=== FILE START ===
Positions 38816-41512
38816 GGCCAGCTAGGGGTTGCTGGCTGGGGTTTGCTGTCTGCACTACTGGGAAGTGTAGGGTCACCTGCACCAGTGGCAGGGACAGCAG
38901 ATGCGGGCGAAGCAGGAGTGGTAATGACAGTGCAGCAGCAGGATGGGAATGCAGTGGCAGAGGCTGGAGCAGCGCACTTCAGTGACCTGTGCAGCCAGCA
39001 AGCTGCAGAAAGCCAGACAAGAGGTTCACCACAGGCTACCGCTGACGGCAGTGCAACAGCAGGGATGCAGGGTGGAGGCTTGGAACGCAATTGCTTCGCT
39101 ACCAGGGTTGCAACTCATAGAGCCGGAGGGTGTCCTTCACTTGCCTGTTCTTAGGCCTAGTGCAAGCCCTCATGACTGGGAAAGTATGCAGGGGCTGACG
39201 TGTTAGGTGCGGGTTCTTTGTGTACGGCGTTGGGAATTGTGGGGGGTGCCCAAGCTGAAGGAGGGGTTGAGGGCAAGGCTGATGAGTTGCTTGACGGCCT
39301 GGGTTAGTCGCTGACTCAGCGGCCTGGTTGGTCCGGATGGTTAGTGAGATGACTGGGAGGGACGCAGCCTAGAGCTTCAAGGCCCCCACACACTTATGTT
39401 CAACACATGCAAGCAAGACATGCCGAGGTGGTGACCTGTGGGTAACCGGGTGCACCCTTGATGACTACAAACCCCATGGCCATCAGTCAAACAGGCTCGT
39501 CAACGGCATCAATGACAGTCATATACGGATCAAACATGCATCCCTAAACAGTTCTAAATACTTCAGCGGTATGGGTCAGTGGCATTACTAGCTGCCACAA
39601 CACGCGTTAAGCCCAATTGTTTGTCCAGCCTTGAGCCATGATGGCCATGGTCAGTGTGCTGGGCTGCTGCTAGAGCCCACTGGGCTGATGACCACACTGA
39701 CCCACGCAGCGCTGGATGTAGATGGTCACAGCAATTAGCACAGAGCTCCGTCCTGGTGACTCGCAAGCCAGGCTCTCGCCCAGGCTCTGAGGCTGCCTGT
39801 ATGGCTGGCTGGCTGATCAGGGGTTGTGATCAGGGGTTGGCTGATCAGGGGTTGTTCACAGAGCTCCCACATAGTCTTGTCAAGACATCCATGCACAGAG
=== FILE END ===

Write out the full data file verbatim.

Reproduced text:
Positions 38816-41512
38816 GGCCAGCTAGGGGTTGCTGGCTGGGGTTTGCTGTCTGCACTACTGGGAAGTGTAGGGTCACCTGCACCAGTGGCAGGGACAGCAG
38901 ATGCGGGCGAAGCAGGAGTGGTAATGACAGTGCAGCAGCAGGATGGGAATGCAGTGGCAGAGGCTGGAGCAGCGCACTTCAGTGACCTGTGCAGCCAGCA
39001 AGCTGCAGAAAGCCAGACAAGAGGTTCACCACAGGCTACCGCTGACGGCAGTGCAACAGCAGGGATGCAGGGTGGAGGCTTGGAACGCAATTGCTTCGCT
39101 ACCAGGGTTGCAACTCATAGAGCCGGAGGGTGTCCTTCACTTGCCTGTTCTTAGGCCTAGTGCAAGCCCTCATGACTGGGAAAGTATGCAGGGGCTGACG
39201 TGTTAGGTGCGGGTTCTTTGTGTACGGCGTTGGGAATTGTGGGGGGTGCCCAAGCTGAAGGAGGGGTTGAGGGCAAGGCTGATGAGTTGCTTGACGGCCT
39301 GGGTTAGTCGCTGACTCAGCGGCCTGGTTGGTCCGGATGGTTAGTGAGATGACTGGGAGGGACGCAGCCTAGAGCTTCAAGGCCCCCACACACTTATGTT
39401 CAACACATGCAAGCAAGACATGCCGAGGTGGTGACCTGTGGGTAACCGGGTGCACCCTTGATGACTACAAACCCCATGGCCATCAGTCAAACAGGCTCGT
39501 CAACGGCATCAATGACAGTCATATACGGATCAAACATGCATCCCTAAACAGTTCTAAATACTTCAGCGGTATGGGTCAGTGGCATTACTAGCTGCCACAA
39601 CACGCGTTAAGCCCAATTGTTTGTCCAGCCTTGAGCCATGATGGCCATGGTCAGTGTGCTGGGCTGCTGCTAGAGCCCACTGGGCTGATGACCACACTGA
39701 CCCACGCAGCGCTGGATGTAGATGGTCACAGCAATTAGCACAGAGCTCCGTCCTGGTGACTCGCAAGCCAGGCTCTCGCCCAGGCTCTGAGGCTGCCTGT
39801 ATGGCTGGCTGGCTGATCAGGGGTTGTGATCAGGGGTTGGCTGATCAGGGGTTGTTCACAGAGCTCCCACATAGTCTTGTCAAGACATCCATGCACAGAG